photo by Jayel Aheram
I recently called American Express, not long after my father-in-law died, to cancel his credit card.
After offering her sympathies, the customer service representative began reading from a script that she told me she was required to deliver. Her speech made it perfectly clear that the outstanding balance on the card was an obligation of my father-in-law’s estate. She politely inquired whether I knew who was, or would be, appointed as his executor. No other party, including my wife or me, was obliged to repay the balance, she told me. I thanked her, told her that I understood that this was not a legal obligation of anyone else, but noted that the balance would be paid in full and on time.
That’s how a debt that is unenforceable - or at least unenforceable against the party in question - ought to be handled. AmEx did everything right.
A death is not exactly the same as a bankruptcy. The decedent’s obligations survive, at least to the extent that his or her estate has the resources to pay them. In bankruptcy, on the other hand, most obligations are reduced or discharged. Once handled, these obligations ought never to be an issue again.
But some banks have found a lucrative niche in selling off this legally worthless debt to collection agencies that seem to have few scruples against trying to profit by harassing or shaming debtors - or their heirs - into paying money they don’t legally owe.
One of the levers they have used has been to keep these discharged debts on customers’ credit reports as though they were still actively owed. Last fall, The New York Times reported on a Justice Department investigation into several banks allegedly engaging in this practice, including Bank of America and JPMorgan Chase.
The problem at hand was “zombie” charges: debts which should have been wiped out by bankruptcy but that banks left on credit reports, essentially forcing debtors to make payments on bills even after their legal obligation has been removed. For borrowers who tried to fight the banks, setbacks in the form of employer credit checks and difficulty securing new loans sometimes dogged them for years after they finished the bankruptcy process.
This practice, in effect, double-penalizes borrowers whose credit histories and FICO scores already reflect the fact that they have been in bankruptcy. It also does an end run around the bankruptcy code’s public policy objective of giving overwhelmed borrowers a financial fresh start, and of concurrently encouraging lenders to take prudent risks lest they see their debts compromised or wiped out in bankruptcy court.
The exception to this lender discipline? Education loans, which are virtually never dischargeable in bankruptcy. As you would expect, disciplined underwriting in education lending is therefore nonexistent.
The courts are now rightly stepping in to bring zombie charges to heel. Bank of America and Chase have agreed to update borrowers’ credit reports within three months to reflect the consumer debts discharged through bankruptcy, in response to lawsuits leveled against them in U.S. Bankruptcy Court in White Plains, New York. Citigroup and Synchrony Financial face similar challenges there, too. The Justice Department’s United States Trustee Program also continues to investigate whether banks have deliberately violated federal bankruptcy law, The Times reported.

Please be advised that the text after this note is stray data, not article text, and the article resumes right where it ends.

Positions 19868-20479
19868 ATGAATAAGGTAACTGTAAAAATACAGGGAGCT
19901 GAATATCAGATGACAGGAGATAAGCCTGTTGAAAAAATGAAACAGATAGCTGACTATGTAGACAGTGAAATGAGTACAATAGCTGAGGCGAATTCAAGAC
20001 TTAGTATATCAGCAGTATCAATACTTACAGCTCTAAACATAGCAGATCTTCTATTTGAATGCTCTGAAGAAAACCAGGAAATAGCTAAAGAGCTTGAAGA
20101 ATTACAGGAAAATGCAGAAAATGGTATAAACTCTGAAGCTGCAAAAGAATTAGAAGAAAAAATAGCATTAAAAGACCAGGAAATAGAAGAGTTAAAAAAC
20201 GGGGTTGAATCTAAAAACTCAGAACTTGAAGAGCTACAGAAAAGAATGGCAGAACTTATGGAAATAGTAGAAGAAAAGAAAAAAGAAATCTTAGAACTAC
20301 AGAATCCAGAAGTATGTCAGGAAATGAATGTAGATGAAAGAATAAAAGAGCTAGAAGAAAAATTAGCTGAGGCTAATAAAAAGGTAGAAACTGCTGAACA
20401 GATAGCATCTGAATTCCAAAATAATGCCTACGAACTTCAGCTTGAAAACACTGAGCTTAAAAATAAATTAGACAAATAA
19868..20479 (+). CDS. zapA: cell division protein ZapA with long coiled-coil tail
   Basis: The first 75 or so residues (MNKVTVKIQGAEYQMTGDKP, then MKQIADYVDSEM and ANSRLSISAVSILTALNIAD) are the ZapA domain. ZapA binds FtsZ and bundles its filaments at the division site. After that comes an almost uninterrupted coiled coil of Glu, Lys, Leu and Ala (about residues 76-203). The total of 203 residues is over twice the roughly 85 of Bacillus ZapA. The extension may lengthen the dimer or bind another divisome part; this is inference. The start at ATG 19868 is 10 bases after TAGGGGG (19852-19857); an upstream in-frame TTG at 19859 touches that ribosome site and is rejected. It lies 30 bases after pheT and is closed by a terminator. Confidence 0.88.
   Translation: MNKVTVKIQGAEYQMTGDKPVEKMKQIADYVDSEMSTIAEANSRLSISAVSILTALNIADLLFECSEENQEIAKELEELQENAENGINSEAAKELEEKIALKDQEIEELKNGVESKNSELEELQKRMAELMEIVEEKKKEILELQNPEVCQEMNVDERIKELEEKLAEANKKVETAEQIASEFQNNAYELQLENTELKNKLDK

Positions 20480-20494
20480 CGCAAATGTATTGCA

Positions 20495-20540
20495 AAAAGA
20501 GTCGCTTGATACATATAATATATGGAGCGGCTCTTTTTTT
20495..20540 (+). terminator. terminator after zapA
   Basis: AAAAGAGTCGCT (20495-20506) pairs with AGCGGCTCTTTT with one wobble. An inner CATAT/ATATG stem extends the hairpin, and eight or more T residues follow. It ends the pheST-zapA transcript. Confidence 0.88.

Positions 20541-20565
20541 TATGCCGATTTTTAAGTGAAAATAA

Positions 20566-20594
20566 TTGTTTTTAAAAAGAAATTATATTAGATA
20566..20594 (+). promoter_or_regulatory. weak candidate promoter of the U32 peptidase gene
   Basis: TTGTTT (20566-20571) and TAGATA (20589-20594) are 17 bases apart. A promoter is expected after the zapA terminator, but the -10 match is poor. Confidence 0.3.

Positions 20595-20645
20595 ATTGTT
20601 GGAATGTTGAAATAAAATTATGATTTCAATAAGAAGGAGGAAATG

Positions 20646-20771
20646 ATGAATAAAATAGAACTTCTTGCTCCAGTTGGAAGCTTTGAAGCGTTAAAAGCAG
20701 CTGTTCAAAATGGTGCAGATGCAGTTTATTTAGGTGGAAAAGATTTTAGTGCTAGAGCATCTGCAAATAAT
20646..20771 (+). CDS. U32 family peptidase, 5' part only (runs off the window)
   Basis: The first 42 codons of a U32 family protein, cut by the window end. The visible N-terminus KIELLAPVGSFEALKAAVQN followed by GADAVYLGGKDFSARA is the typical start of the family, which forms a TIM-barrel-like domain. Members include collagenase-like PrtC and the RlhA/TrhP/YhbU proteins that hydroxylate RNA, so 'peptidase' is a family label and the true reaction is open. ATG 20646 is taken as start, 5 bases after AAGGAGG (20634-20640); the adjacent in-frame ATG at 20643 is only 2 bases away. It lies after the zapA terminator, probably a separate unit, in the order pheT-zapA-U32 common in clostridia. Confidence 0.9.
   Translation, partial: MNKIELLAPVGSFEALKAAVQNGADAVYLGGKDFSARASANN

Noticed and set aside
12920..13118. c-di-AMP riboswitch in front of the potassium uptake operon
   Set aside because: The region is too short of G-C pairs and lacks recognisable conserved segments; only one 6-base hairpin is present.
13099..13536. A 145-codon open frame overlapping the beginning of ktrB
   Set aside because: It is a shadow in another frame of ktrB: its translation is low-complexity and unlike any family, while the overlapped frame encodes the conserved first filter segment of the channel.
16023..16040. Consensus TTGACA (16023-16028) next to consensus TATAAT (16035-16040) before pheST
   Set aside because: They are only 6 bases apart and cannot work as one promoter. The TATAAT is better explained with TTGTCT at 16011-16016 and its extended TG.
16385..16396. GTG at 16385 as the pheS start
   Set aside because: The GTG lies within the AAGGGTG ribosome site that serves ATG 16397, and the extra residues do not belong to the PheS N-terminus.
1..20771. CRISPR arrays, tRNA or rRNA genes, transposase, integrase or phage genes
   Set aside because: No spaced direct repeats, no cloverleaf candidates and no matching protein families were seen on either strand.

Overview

This is not the first pressure courts have brought to bear on banks trying to induce Americans to repay debts for which they are no longer liable. In 2013, Judge Robert Drain of the Bankruptcy Court in New York ordered Bank of America to pay $10,000 each month as long as it continued to seek loan payments from a couple who had discharged their debt through bankruptcy. (Drain is also presiding over the current cases.)
Drain wrote, “[…] frankly, $10,000.00 a month plus attorney’s fees may not mean much to Bank of America, but at least it will send a message that other attorneys may pick up on.” The couple in the case not only had to hire a lawyer, but also had to reopen their bankruptcy case in order to legally fight the bank. Many borrowers end up simply paying the former lenders to make the problem go away so they can secure new homes or jobs.
Even as banks have agreed to change their practices, they have not admitted to any wrongdoing, arguing that they comply with the law and that they have no stake in recouping payments after they sell them off to third-party buyers. Several bankruptcy judges, however, have suggested that the banks’ ability to make money off such sales relies on the understanding that third parties will have leverage as long as the debts erroneously remain on borrowers’ credit reports. Drain went so far as to say, “I continue to believe there’s one reason, and one reason only, that Citibank refuses to change its policy,” which is “because it makes money off of it.”
Now that courts and regulators are cracking down, maybe this debt-collection scam will get closed down permanently. It certainly should. A lot of the legal abuse against bankers might eventually stop, if bankers would in turn stop looking for new and more annoying ways to abuse their customers.